Re: BUG #15658: Window Function in a left join using AS or alias for the cloumn name

From: Justin <zzzzz(dot)graf(at)gmail(dot)com>
To: Andrew Gierth <andrew(at)tao11(dot)riddles(dot)org(dot)uk>
Cc: Tom Lane <tgl(at)sss(dot)pgh(dot)pa(dot)us>, pgsql-bugs(at)lists(dot)postgresql(dot)org
Subject: Re: BUG #15658: Window Function in a left join using AS or alias for the cloumn name
Date: 2019-02-27 02:15:35
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Hi Andrew
I think I understand what your stating. I realized after re-reading Tom's
responds and playing with the SQL statement i see my mistake.
I just did not catch it when i was writing the SQL statement.

I figured out a work around pretty quickly and later realized i was being
an idiot putting the window function in a JOIN for this query

Then i wrote the bug report.. Thank you

On Tue, Feb 26, 2019 at 8:56 PM Andrew Gierth <andrew(at)tao11(dot)riddles(dot)org(dot)uk>

> >>>>> "Tom" == Tom Lane <tgl(at)sss(dot)pgh(dot)pa(dot)us> writes:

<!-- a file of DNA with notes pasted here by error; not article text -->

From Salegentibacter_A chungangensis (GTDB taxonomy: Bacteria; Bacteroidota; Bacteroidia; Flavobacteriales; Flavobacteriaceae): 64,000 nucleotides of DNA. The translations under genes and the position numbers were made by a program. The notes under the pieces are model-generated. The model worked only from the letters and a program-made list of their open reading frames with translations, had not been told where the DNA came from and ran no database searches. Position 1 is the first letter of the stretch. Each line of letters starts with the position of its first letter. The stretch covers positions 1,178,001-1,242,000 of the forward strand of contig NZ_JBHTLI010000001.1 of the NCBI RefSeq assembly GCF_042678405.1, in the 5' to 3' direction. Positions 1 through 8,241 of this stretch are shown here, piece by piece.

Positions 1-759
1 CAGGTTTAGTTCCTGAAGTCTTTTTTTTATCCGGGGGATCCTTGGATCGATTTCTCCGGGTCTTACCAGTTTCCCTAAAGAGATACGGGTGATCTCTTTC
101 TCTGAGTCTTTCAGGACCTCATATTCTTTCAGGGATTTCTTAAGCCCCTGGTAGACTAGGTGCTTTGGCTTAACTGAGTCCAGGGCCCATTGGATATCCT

> >> The error occurs when I put the query into a LEFT JOIN:
> >> select counts.count,
> >> caldetail.*, calprorules_desired_value, calprorules_stdpreceision,
> Tom> I'm wondering why this didn't already fail at "counts.count",
> Because counts.count resolves as count(counts), obviously. That makes
> the query an aggregation query with implied GROUP BY (), hence the error.
> Justin: the problem is nothing to do with the join, but it _is_ to do
> with the AS alias. For historical compatibility reasons, PostgreSQL
> tries to treat x.y and y(x) as though they were somewhat equivalent; so
> you can do (under some conditions) x.function or columnname(table).
> Needless to say actually _using_ this facility is a very bad idea.
> So in this example, if you have a column called "count", then
> counts.count resolves to that column. But if there's no column called
> "count", then counts.count is resolved as count(counts) (which works
> because count() is one of the few functions that can take any parameter
> type), and since count() is an aggregate function, that forces the query
> to behave as if there were an implied GROUP BY (), just as doing
> something like select count(*) from table; does.
> So this is not a bug, just a historical landmine.
> --
> Andrew (irc:RhodiumToad)

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